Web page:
It was not the only advert this week to face such accusations of religious offence against India’s Hindu majority. On Friday, an advert by a tyre company featuring one of Bollywood’s biggest actors, Aamir Khan, was accused by BJP MP Ananthkumar Hegde of creating “an unrest among the Hindus”. The advert featured Khan, who is a Muslim, advising people not to burn polluting firecrackers during Diwali.

According to Hedge’s complaint letter, aside from insensitivity to Hinduism, the real problem the advert should have tackled was the “nuisance” caused by blocking of the roads during Muslim Friday prayers and “other important festive days by Muslims” and the “great inconvenience” caused by mosques broadcasting the call the prayer.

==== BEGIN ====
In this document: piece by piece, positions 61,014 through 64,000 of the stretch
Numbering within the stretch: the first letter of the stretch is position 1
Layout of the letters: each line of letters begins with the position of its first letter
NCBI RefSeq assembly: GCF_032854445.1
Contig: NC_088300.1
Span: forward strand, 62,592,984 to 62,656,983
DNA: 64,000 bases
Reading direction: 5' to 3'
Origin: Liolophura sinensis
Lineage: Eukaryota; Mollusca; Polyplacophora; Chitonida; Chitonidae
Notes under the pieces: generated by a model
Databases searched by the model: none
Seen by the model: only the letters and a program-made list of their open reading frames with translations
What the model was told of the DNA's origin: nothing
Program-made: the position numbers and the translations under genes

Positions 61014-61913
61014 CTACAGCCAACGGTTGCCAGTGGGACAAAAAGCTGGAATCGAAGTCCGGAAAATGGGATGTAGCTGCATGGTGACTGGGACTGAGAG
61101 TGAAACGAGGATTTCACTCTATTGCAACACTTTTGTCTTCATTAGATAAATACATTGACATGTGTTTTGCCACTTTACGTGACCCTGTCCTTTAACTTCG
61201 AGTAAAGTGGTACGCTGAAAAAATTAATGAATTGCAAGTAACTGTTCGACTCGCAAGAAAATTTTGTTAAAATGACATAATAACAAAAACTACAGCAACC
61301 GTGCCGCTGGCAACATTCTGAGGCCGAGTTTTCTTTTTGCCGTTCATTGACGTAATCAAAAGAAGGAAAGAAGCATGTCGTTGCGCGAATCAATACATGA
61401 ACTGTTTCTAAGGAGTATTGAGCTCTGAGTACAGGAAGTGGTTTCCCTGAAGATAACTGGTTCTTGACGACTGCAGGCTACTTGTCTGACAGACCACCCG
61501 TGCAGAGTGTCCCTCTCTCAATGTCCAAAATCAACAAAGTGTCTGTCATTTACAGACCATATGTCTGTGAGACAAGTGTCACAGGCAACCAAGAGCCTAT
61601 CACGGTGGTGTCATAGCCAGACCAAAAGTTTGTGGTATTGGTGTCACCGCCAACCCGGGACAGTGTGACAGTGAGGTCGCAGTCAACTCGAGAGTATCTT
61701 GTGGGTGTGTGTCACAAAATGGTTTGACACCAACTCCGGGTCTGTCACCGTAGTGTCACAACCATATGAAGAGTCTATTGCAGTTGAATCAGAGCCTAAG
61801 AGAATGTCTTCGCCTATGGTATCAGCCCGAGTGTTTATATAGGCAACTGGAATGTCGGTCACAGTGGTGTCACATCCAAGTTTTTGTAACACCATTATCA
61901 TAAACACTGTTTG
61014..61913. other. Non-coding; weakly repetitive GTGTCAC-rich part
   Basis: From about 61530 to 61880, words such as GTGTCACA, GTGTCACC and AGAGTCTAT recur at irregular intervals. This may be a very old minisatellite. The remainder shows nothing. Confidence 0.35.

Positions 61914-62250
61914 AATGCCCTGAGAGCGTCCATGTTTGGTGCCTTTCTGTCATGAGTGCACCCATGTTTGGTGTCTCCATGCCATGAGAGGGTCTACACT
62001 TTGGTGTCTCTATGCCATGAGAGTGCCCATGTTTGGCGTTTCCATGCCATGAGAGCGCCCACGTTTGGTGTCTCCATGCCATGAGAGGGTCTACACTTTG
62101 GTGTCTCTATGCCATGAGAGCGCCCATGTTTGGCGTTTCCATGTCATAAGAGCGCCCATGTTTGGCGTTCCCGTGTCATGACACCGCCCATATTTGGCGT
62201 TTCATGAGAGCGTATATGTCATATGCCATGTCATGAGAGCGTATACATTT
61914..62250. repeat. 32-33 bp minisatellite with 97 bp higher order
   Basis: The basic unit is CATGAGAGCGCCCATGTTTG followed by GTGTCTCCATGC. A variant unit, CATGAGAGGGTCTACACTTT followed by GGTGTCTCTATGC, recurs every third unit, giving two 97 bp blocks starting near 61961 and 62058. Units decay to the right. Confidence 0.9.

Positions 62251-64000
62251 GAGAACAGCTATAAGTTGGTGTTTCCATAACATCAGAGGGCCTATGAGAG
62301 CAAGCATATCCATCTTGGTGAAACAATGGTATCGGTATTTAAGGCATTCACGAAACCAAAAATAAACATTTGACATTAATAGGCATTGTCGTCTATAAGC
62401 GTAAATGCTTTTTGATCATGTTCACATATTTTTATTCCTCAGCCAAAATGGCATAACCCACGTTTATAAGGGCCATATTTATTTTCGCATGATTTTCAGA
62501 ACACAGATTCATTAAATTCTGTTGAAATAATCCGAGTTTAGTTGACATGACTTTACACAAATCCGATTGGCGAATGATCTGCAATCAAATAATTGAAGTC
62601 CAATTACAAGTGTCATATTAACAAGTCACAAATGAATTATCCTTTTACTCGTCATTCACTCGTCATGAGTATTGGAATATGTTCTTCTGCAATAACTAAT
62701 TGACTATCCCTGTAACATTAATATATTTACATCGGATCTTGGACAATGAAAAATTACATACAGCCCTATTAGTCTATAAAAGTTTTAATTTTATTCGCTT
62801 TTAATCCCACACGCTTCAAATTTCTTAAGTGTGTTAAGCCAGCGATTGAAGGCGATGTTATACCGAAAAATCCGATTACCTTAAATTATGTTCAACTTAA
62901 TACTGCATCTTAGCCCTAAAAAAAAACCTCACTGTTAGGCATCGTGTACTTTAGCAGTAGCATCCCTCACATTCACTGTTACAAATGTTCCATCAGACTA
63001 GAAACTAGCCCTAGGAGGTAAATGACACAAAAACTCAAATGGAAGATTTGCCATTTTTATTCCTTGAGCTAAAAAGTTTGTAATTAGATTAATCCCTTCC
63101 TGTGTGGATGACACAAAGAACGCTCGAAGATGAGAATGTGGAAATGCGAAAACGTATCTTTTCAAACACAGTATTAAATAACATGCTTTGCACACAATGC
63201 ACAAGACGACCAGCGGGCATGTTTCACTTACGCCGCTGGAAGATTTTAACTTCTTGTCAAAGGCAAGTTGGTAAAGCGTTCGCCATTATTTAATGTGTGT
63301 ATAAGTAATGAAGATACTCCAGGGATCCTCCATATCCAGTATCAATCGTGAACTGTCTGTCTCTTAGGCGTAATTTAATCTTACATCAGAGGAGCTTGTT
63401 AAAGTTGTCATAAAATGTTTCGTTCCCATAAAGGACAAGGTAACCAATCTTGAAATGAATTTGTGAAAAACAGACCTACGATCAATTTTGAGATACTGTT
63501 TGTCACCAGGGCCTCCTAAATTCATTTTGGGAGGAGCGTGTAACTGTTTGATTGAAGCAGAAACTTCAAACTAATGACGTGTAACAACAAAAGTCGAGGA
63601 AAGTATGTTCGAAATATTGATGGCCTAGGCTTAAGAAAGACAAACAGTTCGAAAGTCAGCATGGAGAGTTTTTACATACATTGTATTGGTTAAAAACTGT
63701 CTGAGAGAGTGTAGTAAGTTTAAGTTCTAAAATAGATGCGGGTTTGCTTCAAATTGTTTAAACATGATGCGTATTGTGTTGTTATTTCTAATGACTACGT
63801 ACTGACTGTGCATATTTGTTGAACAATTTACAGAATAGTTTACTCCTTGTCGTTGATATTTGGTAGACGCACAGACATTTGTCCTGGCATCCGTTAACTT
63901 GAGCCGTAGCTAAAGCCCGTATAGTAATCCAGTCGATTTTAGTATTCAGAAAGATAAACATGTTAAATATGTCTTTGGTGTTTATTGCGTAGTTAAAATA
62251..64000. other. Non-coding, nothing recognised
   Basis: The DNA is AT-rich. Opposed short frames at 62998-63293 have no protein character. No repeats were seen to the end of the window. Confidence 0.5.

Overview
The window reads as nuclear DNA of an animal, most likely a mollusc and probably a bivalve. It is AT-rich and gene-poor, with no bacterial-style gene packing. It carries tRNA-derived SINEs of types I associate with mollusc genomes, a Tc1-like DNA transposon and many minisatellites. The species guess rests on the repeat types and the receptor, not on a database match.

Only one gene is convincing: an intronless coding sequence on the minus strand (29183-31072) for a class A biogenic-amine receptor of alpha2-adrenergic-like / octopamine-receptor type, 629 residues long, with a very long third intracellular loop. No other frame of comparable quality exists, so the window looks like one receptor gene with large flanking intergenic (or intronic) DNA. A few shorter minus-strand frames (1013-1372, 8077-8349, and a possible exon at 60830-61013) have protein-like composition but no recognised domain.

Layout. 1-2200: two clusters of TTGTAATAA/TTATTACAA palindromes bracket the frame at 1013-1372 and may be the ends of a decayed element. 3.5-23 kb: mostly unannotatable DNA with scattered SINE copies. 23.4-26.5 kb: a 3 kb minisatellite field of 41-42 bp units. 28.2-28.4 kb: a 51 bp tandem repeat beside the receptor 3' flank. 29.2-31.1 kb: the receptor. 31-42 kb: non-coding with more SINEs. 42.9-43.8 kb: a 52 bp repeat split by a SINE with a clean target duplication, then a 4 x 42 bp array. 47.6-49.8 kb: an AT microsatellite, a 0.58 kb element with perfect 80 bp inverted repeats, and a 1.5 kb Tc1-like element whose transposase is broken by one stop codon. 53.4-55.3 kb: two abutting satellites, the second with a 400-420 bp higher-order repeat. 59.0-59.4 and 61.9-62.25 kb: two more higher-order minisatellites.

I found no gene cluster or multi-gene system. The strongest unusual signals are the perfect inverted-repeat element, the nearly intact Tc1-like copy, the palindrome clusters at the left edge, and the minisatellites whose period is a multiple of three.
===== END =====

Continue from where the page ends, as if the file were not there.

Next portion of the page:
For Chopra, there were parallels between the “sectarian targeting” of an advert starring Khan, a prominent Muslim actor who in the past has condemned the rising religious intolerance in India, to the ongoing saga involving the son of another major Muslim Bollywood star Shah Rukh Khan, who was recently arrested on drugs charges and denied bail, in a case where the credibility of the case has been questioned and that many have condemned as politically motivated.

“This is all about teaching Muslims, especially prominent Muslims, a lesson: that even the biggest names in Bollywood are not protected from the Modi government,” said Chopra.

Also this week, an advert depicting a lesbian couple celebrating the Hindu festival of Karwa Chauth was pulled on Monday after a BJP Minister Narottam Mishra called it “objectionable content” and threatened legal action. The hashtag #BoycottFem then began trending on Twitter, with the company accused of offending religious sentiments. The company Darbur India Limited issued a public apology and removed the advert on Monday evening.